Customizing the Setting: The convent depicted below assumes an early modern setting, as per Lamentations of the Flame Princess. (St. Brigid's association with hedges and witchery may even suggest that this is the unnamed convent from The Pale Lady. Alternately, the convent's insect veneration may also suggest this convent is in Germany, somewhere within the vicinity of Karlstadt, as per Better Than Any Man. Or perhaps both or none of these things are true.) If you're using a standard fantasy setting, make it a convent (or monastery, or other cloister) representing a prominent religion in the region. (In Isle of Anhak, for example, I'd probably use the Church of Pelor-Who-Is-Paladine.) I'd assume the nuns or monks are level-0 nobodies (maybe with a level 1 Cleric for an abbot), as are the townsfolk, but if you want to make it a monastery of D&D-style kung fu badass monks trained to protect the secret of their temple, feel free. Names and locations have been left deliberately vague for Referees to adapt to their own campaigns.
Off the beaten path, there is a little village where all is well. (In true Lake Wobegon fashion, "all the women are strong, all the men are good looking, and all the children are above average.") Containing 105 residents, the village is primarily thatch huts and a few wooden buildings. On the nearby hill is a stone convent with an attached chapel; the residents come here for services on Sundays.
Of interest to adventurers, the village has a store for general provisions and tools (and they will also accept trade or engage in resale), although almost no weapons. The local carpenter can make arrows, but that's about it (if you place the settlement near water, he's also a boatwright; otherwise he just repairs and builds the wooden buildings in town). The local smith doesn't make weapons (he'd no doubt make weapons or metal armor if you asked him, but I wouldn't trust the quality), although he does do a bit of leathercrafting (so leather armor is available), and he also sells tools. One of the local wives does some sewing and mending, so clothing (even fine clothing if you've got the coin) is available. Travelers can also receive medical attention through the local church. If you need a scribe, one of the acolytes will no doubt be able to help. There is no inn (not even stables), although the local families will no doubt be willing to put up travelers if they're willing to do a few chores. (There might only be enough room for a couple of people to stay at a house, so the PCs will likely need to split up to stay the night.)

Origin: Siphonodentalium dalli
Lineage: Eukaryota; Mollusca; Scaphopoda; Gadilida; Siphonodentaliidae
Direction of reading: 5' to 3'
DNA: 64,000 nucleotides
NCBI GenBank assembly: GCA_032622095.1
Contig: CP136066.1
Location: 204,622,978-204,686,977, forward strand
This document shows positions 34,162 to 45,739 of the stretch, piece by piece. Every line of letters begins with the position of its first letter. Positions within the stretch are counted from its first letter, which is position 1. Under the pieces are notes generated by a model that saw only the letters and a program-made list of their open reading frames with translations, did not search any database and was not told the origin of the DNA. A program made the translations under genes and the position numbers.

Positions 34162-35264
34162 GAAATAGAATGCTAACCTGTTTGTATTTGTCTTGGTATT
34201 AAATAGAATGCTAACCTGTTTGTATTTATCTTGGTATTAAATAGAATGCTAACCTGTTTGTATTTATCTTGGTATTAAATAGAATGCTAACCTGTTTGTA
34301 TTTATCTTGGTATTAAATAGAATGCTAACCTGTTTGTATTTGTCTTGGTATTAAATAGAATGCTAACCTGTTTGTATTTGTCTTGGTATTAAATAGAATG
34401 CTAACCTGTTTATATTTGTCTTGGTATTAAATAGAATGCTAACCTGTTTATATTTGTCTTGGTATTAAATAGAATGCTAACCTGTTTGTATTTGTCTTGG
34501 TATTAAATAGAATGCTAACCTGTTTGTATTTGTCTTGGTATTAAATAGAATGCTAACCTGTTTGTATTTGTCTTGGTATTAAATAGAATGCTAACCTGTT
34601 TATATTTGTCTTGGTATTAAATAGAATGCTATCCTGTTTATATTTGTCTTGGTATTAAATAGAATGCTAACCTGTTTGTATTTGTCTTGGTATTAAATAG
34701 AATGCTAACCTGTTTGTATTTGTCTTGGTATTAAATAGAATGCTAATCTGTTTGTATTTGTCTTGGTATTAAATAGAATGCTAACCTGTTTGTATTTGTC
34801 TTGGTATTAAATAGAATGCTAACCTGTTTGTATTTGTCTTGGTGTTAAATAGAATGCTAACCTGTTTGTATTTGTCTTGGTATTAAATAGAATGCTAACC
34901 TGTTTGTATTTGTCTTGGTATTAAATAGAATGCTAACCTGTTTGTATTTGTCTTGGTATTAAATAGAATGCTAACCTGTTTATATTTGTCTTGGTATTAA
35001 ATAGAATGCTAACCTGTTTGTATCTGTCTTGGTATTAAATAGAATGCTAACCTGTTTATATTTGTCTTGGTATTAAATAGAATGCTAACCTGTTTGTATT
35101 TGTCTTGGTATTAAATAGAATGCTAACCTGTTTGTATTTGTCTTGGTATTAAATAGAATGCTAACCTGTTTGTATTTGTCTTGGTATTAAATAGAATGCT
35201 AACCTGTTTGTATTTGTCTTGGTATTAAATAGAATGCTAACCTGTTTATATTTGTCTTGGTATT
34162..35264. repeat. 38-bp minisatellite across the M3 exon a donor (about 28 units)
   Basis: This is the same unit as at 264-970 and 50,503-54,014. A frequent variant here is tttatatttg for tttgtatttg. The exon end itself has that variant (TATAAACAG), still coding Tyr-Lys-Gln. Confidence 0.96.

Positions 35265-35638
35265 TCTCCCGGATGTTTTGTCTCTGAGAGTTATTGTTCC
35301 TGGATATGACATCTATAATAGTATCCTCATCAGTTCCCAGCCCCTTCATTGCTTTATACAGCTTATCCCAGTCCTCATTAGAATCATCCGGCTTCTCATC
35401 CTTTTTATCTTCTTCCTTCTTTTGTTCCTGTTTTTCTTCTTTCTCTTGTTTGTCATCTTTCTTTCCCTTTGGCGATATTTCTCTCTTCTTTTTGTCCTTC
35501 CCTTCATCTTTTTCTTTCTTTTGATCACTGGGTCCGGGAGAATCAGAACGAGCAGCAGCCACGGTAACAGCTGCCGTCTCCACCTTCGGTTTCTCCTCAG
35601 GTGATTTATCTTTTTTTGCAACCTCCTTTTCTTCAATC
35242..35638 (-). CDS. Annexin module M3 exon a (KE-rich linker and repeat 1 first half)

The townsfolk are all friendly and earnest — perhaps a little too earnest, just to make the PCs paranoid. Observation indicates this is genuine, as they even interact among themselves in this fashion. They're strong, attractive, and healthy. (If your game is set in The Dung Ages with filthy, pock-marked peasants, this is probably the first clue that something is amiss. Even if not, it should be described as being somewhat uncanny.) The only notable difference in their habits is that they drink a lot of milk. A lot of milk. Some residents may even be observed consuming nothing else — no food, no water, just the ubiquitous milk. If asked about their apparent good health, they will readily attribute it to the milk, and encourage the PCs to try some. If asked, they say that the local convent produces it.
It looks like regular milk, but tastes a little odd. For starters, it's as viscous as cow's milk, but tastes the consistency and thickness of buttermilk. It combines several flavors that one wouldn't expect — it mostly tastes like cow's milk, but it's got a bit of the creaminess of butter, the savoriness of cheese, the saltiness of goat's milk. There's also a savory fat taste to it, like roasted meat (or more accurately, fried chicken skin). It tastes rather odd, but once the initial surprise is overcome, most people rather enjoy it. (Imagine fast food in a world without it, and you can likely understand how it could become popular.)